MMF minister posted on Facebook earlier this week it appeared tri-council left MNC
Metis National Council President Clement Chartier says he will retire once he’s replaced but not election is scheduled. APTN file photo
The Metis governments of Ontario, Saskatchewan and Alberta deny they are leaving the Metis National Council despite a report that they are and regardless of the turmoil within Metis Nation that has festered for more than a year.
“We remain a governing member of the MNC, as do the governments of Métis Nation-Saskatchewan and Métis Nation of Alberta, in spite of continued governance issues surrounding the MNC,” said MNO President Margaret Froh in a statement to Nation to Nation.
The group of three governments are a coalition within the MNC known as the tri-council. They all appeared on N2N last March.
Earlier this week, a minister with Manitoba Metis Federation posted on Facebook it appeared the group was leaving the MNC.
“So it appears that MNA, MNS & MNO have left Métis National Council. They have started a new org called TriCouncil. They have sent several letters to Canada saying they represent themselves & do not participate in MNC,” wrote Will Goodon, minister of housing and property management with MMF, on his Facebook on Nov. 17.
Goodon provided N2N two recent letters from Clement Chartier, the current, but out-going, president of the MNC.
The letters certainly suggest the tri-council is working with the federal government, which has been the case for months.
“We remain at an impasse on governance at the Métis National Council. I have made repeated attempts without success to hold a board of governors meeting to set the date for a general assembly and election of a new national president. Board members from Saskatchewan and Alberta refuse to attend without the participation of the suspended member from Ontario,” Chartier wrote the MNC board of governors, including Froh, in a letter on Nov. 17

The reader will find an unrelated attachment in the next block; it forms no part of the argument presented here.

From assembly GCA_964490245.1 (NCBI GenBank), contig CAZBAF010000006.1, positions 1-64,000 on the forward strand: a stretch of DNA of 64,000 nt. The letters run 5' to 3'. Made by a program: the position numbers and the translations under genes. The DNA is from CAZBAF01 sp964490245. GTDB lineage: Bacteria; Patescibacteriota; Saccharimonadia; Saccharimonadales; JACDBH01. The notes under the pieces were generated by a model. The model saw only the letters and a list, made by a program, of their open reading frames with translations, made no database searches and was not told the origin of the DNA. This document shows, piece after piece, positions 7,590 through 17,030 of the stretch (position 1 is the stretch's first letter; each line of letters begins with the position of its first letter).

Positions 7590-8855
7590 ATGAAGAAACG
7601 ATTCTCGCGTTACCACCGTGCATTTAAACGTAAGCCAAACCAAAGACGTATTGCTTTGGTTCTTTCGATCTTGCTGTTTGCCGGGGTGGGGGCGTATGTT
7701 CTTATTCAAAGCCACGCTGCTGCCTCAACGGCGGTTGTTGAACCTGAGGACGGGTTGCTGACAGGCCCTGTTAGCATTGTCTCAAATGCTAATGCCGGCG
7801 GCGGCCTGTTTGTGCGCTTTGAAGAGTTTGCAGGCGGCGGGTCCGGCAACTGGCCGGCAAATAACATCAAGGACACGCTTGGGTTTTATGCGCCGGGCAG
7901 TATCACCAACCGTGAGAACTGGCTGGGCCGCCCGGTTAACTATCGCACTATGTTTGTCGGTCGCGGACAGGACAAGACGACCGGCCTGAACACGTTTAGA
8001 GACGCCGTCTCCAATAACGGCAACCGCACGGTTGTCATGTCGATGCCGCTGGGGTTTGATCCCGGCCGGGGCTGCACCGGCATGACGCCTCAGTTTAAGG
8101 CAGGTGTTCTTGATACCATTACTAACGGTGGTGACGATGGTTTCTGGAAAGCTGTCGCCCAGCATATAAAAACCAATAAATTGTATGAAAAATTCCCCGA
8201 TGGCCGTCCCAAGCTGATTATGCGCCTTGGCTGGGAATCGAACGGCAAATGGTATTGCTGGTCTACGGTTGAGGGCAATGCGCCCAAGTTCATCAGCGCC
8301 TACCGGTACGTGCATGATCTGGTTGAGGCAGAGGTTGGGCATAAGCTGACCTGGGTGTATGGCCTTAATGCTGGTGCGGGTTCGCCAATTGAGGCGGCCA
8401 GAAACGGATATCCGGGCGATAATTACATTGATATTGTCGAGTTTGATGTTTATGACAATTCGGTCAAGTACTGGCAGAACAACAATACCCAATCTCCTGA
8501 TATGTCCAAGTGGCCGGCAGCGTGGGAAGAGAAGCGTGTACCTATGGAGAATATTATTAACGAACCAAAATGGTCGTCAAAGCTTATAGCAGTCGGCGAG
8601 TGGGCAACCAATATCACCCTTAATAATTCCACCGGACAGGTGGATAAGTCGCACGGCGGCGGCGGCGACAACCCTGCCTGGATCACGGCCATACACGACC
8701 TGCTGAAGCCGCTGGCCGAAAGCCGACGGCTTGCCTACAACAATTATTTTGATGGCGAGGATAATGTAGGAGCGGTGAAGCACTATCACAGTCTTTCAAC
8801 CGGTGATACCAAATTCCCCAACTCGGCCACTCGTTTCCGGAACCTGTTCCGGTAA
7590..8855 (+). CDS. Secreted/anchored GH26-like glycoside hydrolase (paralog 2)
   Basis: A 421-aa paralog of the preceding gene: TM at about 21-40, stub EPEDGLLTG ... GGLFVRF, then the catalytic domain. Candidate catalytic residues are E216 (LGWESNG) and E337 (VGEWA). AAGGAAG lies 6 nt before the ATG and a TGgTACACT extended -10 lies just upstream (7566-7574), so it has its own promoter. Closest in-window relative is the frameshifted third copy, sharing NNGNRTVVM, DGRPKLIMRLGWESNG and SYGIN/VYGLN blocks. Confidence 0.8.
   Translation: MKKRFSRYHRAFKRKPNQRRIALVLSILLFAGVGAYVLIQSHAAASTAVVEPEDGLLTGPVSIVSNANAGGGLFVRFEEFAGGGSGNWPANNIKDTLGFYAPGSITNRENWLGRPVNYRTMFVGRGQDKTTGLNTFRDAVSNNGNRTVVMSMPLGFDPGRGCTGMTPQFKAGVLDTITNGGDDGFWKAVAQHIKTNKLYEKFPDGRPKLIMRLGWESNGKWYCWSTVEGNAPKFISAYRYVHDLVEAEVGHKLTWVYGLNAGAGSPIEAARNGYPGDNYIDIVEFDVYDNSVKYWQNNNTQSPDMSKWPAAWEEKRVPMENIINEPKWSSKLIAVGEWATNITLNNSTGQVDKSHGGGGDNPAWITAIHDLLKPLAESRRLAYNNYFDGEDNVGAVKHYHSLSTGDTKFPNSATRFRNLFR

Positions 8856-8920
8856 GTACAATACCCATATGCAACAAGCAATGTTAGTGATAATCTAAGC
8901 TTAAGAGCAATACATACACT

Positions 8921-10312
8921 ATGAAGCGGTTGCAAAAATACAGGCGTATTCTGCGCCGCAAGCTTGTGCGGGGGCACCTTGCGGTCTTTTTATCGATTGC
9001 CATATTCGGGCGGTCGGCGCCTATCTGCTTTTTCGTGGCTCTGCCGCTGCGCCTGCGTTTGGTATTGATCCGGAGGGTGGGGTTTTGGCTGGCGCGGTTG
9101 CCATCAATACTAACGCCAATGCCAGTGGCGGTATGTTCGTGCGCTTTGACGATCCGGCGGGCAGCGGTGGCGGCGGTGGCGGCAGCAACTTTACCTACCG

“Moreover, they have joined with the MNO president in a new organization, the tri council, that attacks and seeks to undermine the MNC, repeatedly alleging that the MNC has been avoiding a board meeting for more than two years.”
The tri-council was also formed about a year ago. It had a “historic” meeting in January.
Historic has become a sticking point.
The MNC says it suspended the MNO more than a year ago.
MMF President David Chartrand said on N2N Thursday the dispute is about who is historically known to the Metis Nation and not what the MNO defines as historic. He called it trickery.
It’s led to a stalemate within Metis Nation delaying an election for the next president to replace Chartier, who has publicly stated he is retiring once replaced.
Chartrand also said the tri-council has the electoral votes, from Alberta and Saskatchewan alone, to win the next election, yet doesn’t push for one. He suspects it stems from a lack of support at grassroots level.
He said this has left the tri-council to live in two worlds.
“We have the tri-council that is trying to have their foot in both sides. They have attempted to create this new body but they are not getting the support of the people,” said Chartrand.
Chartrand addresses many issues within Metis Nation and why there’s a divide, from his perspective. He also has something to say about the premier of Manitoba.
Froh has confirmed to be on N2N next week to provide her perspective.
Catch the full episode below, including an interview with Conservative MP Gary Vidal, who, as critic of Indigenous Services, provides his thoughts on a number of issues.